A snapshot of Nairobi

2020 has been a slow start for running, but a great one for travel. January began with a trip to Kenya – Nairobi and beyond. Nairobi is an amazing city. And, like every large city has its own charms and peculiarities.

Since we all come away from our travels with slightly different perceptions of locations we visit, I will share mine of Nairobi and the events that helped shape those perceptions.

To know a city, know a few local people. My primary purpose in visiting Nairobi was the wedding of a family friend. It was an opportunity to join in that joyous and beautiful event on our first full day in Kenya. Noon-day nuptials, a reception and dinner followed by an evening of dancing – a true, day-long wedding. It was my absolute pleasure to be invited and to join with other friends of this family who have arrived from around the globe as happy as I to be a part of the day.

Congratulations Liz and Leonard

One of my travel companions also had a connection in Nairobi, a former colleague who lives there. Spending time, having conversation with local residents and listening to their take on their city and their country was so helpful in understanding and appreciating this region.

Arriving shortly after the new year, this tree was soon be dismantled, but not before we learned it and the surrounding gifts and animals were made from abandoned flip-flops from the beach or trash and repurposed into soft toys and decorations. See more about this innovative group at https://oceansoleafrica.com

Nairobi has an Energetic Feel. I felt the entrepreneurial spirit here, from the roadside vendor selling barbecued maize to the up-and-coming businesses that seem to be booming. It isn’t difficult to spot extreme poverty and extreme wealth in Nairobi as in many cities. Here, you also see industrious people with a sense of hope and energy.

Traffic – Where are the Stoplights? I’m told there are a few, but I didn’t see any during my stay. Occasionally, during the heaviest traffic times, there will be an officer directing traffic. For the most part, everyone merges. It is like one great understanding of how vehicles should flow. With extremely heavy traffic, I didn’t see as much as a fender-bender during our 3-day stay.

Air Pollution is Noticeable. It’s moments like sitting in heavy traffic in Nairobi, and a number of other cities I have visited around the world, that I say thank you for our Clean Air Act. The air quality was most noticeable our last day in Nairobi driving to the opposite side of the city making our way south. Thankfully, my hiking kerchief was at hand to use as a mask.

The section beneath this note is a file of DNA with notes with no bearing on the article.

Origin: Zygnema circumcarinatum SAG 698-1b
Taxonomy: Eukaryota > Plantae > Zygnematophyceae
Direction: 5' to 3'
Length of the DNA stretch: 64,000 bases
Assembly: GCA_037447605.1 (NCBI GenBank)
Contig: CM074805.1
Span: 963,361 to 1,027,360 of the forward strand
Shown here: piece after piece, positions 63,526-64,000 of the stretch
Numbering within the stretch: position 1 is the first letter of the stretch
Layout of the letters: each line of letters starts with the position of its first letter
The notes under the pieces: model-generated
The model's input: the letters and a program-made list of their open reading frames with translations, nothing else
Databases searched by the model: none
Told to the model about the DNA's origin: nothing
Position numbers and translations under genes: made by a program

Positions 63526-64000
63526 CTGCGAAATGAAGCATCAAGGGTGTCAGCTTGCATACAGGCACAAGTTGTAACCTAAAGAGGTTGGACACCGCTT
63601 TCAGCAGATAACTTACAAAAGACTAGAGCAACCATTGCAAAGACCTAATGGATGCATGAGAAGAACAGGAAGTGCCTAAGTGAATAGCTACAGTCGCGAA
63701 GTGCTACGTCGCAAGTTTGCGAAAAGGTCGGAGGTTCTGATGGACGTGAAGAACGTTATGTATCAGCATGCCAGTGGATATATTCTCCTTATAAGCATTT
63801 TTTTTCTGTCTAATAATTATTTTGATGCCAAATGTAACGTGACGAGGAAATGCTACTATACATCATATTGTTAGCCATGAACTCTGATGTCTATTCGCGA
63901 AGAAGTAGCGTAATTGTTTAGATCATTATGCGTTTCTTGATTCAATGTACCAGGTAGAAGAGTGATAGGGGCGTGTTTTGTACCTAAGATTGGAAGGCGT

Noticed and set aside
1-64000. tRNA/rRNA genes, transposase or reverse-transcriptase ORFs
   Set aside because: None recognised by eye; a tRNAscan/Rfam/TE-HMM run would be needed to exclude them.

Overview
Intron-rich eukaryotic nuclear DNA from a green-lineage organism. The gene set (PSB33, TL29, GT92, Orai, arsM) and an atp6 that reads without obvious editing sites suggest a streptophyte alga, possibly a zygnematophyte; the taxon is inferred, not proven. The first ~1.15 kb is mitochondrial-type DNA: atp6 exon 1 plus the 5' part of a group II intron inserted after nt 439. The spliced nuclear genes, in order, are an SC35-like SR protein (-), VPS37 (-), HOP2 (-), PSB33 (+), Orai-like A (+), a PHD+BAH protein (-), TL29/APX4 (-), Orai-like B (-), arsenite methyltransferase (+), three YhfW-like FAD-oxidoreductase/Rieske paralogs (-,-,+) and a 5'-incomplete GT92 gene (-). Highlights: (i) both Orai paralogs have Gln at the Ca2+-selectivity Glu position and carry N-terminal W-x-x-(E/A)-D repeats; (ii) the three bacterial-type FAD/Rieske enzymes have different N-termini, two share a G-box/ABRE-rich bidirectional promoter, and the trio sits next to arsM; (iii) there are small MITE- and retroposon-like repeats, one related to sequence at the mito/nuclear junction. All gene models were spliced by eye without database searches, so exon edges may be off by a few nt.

Kenyans know how to do Hospitality. Nairobi is the most welcoming city I have found. There is a naturalness to the hospitality here, be it the greeting from professional hotel staff or the street vendor on the corner, we were greeted with a smile and a genuine desire to please visitors and guests.

Security in Nairobi is intense. Arriving at our hotel, the vehicle is thoroughly checked before being allowed in the parking area. Each time we return, we enter through a metal detector with personal items acanned. Larger churches have security lines prior to services. Even arriving at a restaurant for lunch, the vehicles is searched before entering the parking lot. Rather than being aggravated by this level of security, it was a clear indication of the seriousness of the threats to Kenyan citizens and visitors and the goal to keep past terror events from reoccurirng.

With that broad brush and perspective on Nairobi, my next post with take a look at the local sites to enjoy and to further understand this intriguing city.

In the meantime, have you visited or lived in Nairobi? What is your perspective?


Leave a Reply

Fill in your details below or click an icon to log in:

WordPress.com Logo

You are commenting using your WordPress.com account. Log Out /  Change )

Twitter picture

You are commenting using your Twitter account. Log Out /  Change )

Facebook photo

You are commenting using your Facebook account. Log Out /  Change )

Connecting to %s